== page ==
Nearly 200 convictions linked to discredited NYPD cops dismissed at Manhattan DA’s request
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NEW YORK – A series of criminal convictions that stemmed from the controversial police officer beat up in Brooklyn are being overturned by prosecutors who want to avoid any potential conflict of interest, officials said Wednesday.
The Brooklyn prosecutors’ office had previously turned down a request from Manhattan DA Cyrus Vance Jr. to dismiss the cases. Now, according to officials, they’re seeking to have the defendants exonerated by an independent law firm.
Vance’s office and the Brooklyn DA said the decisions in the Brooklyn cases were motivated by the city’s ongoing police department reform, including a proposal for new police officers at the highest level, and a push to reform the borough’s police force in particular.
In court papers, prosecutors said that they weren’t pursuing charges against the officers because an independent investigation found probable cause to believe that each of them lied to the police after the police beat up. Their lawyers noted that other officers at the scene were also found to have lied.
“That’s why we’re seeking a ruling that exonerates them,” said Assistant Brooklyn DA Andrew Weinstein, the lead attorney on the case.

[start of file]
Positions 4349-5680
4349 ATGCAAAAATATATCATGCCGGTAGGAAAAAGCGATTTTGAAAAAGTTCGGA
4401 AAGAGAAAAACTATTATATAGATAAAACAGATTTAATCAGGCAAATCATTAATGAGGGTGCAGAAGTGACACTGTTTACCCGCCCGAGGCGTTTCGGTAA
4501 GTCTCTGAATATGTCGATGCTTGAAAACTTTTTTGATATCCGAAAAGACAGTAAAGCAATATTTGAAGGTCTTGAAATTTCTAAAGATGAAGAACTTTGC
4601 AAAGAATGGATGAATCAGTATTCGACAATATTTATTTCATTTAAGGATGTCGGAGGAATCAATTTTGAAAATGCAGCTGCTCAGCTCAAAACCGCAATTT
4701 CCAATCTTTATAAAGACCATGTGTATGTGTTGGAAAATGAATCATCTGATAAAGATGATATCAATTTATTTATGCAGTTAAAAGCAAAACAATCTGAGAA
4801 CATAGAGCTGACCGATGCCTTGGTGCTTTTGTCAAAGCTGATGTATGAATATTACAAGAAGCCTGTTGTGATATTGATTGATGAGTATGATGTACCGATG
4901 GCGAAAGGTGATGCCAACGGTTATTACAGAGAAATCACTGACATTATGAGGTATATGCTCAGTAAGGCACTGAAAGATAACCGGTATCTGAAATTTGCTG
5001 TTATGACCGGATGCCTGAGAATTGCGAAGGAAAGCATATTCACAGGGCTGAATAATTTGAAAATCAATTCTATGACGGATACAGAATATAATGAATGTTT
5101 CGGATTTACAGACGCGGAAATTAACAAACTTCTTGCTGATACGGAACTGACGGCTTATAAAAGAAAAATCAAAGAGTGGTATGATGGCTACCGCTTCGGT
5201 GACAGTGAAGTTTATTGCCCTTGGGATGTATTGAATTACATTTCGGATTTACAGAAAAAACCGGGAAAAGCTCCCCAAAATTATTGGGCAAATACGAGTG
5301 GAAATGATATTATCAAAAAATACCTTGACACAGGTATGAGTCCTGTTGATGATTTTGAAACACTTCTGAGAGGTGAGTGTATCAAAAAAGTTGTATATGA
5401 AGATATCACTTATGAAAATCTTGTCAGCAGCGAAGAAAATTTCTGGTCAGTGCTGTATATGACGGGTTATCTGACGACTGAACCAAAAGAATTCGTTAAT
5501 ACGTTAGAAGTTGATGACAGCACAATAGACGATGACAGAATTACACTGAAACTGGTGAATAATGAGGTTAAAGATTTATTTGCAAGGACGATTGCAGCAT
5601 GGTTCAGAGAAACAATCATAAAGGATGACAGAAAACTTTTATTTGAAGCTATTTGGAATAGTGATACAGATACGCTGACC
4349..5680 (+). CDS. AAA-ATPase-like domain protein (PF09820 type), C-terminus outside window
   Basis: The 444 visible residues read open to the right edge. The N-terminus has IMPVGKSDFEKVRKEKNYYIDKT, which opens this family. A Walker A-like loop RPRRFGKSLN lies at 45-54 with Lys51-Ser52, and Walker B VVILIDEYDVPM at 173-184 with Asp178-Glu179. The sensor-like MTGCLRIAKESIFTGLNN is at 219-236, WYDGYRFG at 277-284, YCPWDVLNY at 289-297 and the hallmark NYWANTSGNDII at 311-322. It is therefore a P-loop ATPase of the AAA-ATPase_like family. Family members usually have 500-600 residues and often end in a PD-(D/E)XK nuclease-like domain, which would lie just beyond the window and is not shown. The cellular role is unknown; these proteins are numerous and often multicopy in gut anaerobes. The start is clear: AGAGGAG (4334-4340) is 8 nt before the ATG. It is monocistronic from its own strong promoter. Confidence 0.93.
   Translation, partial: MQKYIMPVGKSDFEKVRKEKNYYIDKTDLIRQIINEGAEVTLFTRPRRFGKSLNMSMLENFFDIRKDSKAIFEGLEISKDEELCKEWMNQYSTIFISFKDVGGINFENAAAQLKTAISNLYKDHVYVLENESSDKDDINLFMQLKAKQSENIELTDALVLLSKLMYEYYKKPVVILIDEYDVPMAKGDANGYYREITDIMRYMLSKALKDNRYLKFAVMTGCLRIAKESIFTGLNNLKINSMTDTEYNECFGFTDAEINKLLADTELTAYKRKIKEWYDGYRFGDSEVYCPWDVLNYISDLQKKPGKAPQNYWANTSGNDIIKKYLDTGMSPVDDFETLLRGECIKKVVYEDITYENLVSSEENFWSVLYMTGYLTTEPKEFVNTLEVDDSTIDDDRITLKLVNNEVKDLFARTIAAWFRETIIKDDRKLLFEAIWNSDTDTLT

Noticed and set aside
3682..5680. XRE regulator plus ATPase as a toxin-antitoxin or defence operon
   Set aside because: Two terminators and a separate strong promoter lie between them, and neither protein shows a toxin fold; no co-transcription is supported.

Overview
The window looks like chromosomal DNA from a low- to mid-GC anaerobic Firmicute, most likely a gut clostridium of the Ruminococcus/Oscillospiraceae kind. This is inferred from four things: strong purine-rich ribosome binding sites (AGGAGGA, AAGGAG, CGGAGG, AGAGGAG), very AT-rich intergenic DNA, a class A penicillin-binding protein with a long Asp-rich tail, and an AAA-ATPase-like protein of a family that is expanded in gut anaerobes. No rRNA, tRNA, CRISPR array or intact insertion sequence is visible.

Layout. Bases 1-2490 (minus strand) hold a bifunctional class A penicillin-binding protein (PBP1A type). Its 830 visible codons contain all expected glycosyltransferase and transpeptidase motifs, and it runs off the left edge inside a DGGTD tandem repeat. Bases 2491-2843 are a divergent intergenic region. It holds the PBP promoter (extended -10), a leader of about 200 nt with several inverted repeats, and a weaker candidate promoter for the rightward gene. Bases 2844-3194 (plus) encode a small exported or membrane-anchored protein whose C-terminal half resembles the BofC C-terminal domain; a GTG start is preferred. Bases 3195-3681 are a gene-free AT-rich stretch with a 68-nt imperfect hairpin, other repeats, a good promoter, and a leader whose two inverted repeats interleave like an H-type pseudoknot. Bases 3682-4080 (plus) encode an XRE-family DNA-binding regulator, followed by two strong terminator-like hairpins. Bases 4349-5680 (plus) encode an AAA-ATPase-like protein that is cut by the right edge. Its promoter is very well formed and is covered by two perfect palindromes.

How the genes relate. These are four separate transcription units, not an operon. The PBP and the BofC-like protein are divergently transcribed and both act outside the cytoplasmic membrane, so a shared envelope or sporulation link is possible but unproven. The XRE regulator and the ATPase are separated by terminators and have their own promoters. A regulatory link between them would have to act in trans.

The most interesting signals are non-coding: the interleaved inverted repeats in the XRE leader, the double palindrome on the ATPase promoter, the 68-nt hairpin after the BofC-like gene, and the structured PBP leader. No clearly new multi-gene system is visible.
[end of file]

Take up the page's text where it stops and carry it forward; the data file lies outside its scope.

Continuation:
Vance’s office said there’s no conflict of interest under state law and that it will release the results of the investigation into the officers’ credibility in coming days.
“This decision was made in the belief that the facts found by an independent third-party investigation will not conflict with the interests of the City of New York,” the DA’s statement said.
The city was hit by the infamous Oct. 29, 2014, cop beat-up at a Brooklyn park that was caught on video and went viral on social media. Officer Daniel Pantaleo, who was acquitted of the charges by a jury in 2015, has been accused of a second beating after another officer on the scene identified the first officer as the one who had been hit. The district attorney’s office concluded last year that the two officers, who were unarmed, had lied on the stand about what they had seen during the